Using Dental Systems for Quality Assessment

Titus Schleyer poses a question that few dental practitioners can accurately answer:

“Are my patients getting better?”

Currently 95%-100% of dental offices use computers, with 50-60% having chairside capability for charting. Yet only 14% of dental practices are paperless. Reasons that practices have not gone paperless vary, with the main one being unreliable access to computerized files, either due to downed servers or inability to login. Add to this the lag time for software companies incorporating ways to enter data from newly developed technologies and it becomes challenging to understand how to negotiate with vendors for improvements. For instance, diagonal measurements have become commonplace, utilizing laser technology sold by Patterson and Henry Schein, yet Dentrix (Henry Schein), Eaglesoft (Patterson Dental) and AxiUm software packages are slow to incorporate a place for these in their charting.

A greater question than why practices are not going paperless is, are dentists using software to improve the quality of patient care? Even those practices that are heavily dependent on computerized records are often not using their systems to full capacity. They may generate administrative reports for cash flow, insurance billing, and production, but fail to utilize the clinical reports that can improve the quality of care and health of their patients.

One way to become comfortable with clinical reports is to join one of the three Practice Based Research Networks (PBRN) in the United States. These networks incorporate practicing dentists in clinical studies. For example, a current study by Schleyer through the National Institute of Dental and Craniofacial Research (NIDCR) is looking at ten years plus of dental record data from one dentist to determine how long patient crowns are lasting. By using deidentified data, researchers hope to determine what patient, material, or provider factors impact tooth restoration survival times in this practice.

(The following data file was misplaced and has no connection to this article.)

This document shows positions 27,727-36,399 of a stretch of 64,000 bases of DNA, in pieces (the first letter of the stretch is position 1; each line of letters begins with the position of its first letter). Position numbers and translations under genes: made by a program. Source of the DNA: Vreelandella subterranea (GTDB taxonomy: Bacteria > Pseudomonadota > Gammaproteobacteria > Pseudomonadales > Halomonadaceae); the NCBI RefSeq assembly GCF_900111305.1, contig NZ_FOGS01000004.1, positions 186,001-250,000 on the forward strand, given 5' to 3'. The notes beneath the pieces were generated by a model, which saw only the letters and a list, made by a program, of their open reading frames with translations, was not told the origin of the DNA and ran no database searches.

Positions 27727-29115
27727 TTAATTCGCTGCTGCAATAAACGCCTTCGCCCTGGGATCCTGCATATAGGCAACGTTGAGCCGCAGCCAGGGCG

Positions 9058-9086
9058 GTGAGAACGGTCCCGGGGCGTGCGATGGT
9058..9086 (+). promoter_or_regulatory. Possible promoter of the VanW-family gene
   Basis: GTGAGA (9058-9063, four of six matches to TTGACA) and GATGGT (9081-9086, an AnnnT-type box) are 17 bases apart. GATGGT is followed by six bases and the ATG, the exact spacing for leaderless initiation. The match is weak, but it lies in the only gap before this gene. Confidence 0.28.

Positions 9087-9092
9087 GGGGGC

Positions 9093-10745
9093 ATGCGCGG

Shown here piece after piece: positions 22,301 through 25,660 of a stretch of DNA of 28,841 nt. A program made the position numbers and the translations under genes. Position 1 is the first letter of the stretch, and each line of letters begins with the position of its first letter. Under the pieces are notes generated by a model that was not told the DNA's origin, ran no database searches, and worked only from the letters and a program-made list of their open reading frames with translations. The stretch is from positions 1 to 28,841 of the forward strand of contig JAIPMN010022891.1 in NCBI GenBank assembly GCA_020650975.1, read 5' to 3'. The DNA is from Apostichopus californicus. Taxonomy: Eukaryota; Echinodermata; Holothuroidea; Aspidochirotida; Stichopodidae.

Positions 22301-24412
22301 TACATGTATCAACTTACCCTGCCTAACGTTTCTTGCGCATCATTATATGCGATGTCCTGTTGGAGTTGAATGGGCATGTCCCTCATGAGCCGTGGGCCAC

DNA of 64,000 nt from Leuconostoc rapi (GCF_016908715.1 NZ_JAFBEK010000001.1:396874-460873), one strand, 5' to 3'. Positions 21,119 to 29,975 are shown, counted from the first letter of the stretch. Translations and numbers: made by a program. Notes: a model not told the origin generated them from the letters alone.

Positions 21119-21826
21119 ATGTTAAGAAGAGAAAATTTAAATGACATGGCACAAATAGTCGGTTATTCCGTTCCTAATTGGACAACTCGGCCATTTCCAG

Utilizing dental systems to their full capacity requires an ongoing commitment to making them more usable by 1) improving the speed of data entry, and 2) improving the speed of data extraction. Current data entry often incorporates either dental assistant entry or voice recognition software (similar to the iPhone 4 Siri application). Rapid data extraction is the driving force behind evidence based practice (EVP). Currently dental EVP tends to rely on educating clients on the standard of care, or reviewing data retrospectively with providers. In reality the ideal dental system will allow real-time assessment of patient needs and application of clinical evidence.

The NIDCR provides online dental informatics certificates and funds dental informatics graduate programs.

Lessons Learned:

  • Dental software lags behind new technological devices in incorporating discrete fields for new data types.
  • Dental EHR software can facilitate evidence based practice by allowing dentists to generate reports that verify improving quality of care.
  • Participating in Practice Based Research Networks encourages lifelong learning and is one way of getting comfortable with generating clinical reports.
  • The National Institute of Dental and Craniofacial Research provides dental informatics training through online certification programs and funding for advanced degrees.

Schleyer, Titus. (2012, January 4). Dental Informatics: Time to Join the Revolution? . University of Pittsburgh School of Dental Medicine